An individual may eventually learn to merge two d-SoCs into one. The merger may be a matter of transferring some state-specific experiences and potentials back into the ordinary state, so that eventually most or many state-specific experiences are available in the ordinary state. The ordinary state, in turn, undergoes certain changes in its configuration. Or, growth or therapeutic work at the extremes of functioning of two d-SoCs may gradually bring the two closer until experiences are possible all through the former "forbidden region."
    Pseudomerging of two d-SoCs may also be possible. As an individual more and more frequently makes the transitions between the two states, he may automate the transition process to the point where he no longer has any awareness of it, and/or efficient routes through the transition process are so thoroughly learned that the transition takes almost no tie or effort. Then, unless the individual or an observer was examining his whole pattern of functioning, his state of consciousness might appear to be single simply because transitions were not noticed. This latter case would be like the rapid, automated transitions between identity states within the ordinary state of consciousness.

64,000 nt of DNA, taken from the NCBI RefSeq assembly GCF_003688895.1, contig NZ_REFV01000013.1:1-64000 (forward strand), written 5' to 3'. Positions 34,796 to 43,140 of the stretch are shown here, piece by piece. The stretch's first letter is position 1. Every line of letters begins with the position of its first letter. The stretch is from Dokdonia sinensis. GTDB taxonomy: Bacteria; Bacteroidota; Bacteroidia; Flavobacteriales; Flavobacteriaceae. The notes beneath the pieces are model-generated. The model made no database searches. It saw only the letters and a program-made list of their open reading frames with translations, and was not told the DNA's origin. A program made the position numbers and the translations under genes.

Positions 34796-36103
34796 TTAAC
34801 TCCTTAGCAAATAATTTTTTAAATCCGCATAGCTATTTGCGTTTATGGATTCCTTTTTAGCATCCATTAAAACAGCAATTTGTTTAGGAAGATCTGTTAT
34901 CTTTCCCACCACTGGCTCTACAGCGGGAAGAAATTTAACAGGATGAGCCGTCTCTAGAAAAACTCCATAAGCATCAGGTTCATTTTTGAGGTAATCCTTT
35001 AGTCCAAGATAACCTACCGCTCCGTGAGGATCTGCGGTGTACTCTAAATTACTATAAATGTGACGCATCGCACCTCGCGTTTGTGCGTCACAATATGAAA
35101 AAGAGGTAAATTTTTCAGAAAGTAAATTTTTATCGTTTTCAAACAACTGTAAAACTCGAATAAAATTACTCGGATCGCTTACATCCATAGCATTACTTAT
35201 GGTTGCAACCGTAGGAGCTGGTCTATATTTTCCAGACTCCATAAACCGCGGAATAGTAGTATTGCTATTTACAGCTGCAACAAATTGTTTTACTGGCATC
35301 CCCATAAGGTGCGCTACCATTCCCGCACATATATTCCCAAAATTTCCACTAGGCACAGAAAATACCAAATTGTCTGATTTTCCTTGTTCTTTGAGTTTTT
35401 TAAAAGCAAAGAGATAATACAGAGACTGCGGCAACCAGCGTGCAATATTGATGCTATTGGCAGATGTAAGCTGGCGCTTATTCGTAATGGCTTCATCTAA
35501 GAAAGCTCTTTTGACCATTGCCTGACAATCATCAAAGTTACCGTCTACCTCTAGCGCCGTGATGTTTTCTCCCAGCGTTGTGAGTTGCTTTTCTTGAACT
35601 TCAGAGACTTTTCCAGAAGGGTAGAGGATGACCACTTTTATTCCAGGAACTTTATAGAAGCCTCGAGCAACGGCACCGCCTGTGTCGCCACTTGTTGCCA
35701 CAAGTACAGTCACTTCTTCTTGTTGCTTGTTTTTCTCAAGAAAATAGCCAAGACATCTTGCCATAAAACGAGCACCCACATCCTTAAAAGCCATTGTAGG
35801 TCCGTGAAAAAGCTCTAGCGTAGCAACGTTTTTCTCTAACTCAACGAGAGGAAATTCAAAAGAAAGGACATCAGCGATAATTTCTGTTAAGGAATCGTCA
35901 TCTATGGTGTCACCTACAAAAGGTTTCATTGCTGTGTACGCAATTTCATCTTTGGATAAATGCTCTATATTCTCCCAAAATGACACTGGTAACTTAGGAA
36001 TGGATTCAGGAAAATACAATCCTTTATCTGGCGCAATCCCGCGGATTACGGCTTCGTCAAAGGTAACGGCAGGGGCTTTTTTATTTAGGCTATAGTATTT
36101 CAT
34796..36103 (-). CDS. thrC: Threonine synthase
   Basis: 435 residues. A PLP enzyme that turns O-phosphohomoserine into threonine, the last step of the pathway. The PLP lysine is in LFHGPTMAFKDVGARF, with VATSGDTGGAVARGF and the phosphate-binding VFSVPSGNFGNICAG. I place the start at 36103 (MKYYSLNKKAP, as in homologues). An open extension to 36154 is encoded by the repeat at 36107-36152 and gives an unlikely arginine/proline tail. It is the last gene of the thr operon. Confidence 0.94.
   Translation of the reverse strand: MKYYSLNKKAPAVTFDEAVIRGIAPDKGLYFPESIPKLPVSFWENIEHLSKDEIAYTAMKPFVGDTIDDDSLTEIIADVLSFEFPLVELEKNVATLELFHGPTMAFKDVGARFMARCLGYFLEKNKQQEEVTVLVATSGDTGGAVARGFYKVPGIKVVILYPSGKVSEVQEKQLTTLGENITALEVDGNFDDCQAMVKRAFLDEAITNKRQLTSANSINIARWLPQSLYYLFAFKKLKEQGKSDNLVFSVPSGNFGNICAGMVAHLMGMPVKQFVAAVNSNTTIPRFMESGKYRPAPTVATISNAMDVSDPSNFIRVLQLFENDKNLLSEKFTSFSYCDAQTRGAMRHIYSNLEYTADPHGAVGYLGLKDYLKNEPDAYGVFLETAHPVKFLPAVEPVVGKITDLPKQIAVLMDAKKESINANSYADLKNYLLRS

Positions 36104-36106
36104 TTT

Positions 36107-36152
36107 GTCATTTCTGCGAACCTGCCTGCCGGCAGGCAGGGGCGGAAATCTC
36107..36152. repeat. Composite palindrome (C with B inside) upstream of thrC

Since a greater number of human potentials are available in two states than in one, such merging or learning of rapid transitions can be seen as growth. Whether the individual or his culture sees it as growth depends on cultural valuations of the added potentials and the individual's own intelligence in actual utilization of the two states. The availability of more potentials does not guarantee their wise or adaptive use.


Sequential Strategies in Studying d-SoCs

    The sequential strategies for investigating d-SoCs that follow from the systems approach are outlined below. These strategies are idealistic and subject to modification in practice.
    First, the general experiential, behavioral or physiological components of a rough concept of a particular d-ASC are mapped. The data may come from informal interviews with a number of people who have experienced that state, from personal experiences in that d-ASC. This exercise supplies a feeling for the overall territory and its main features.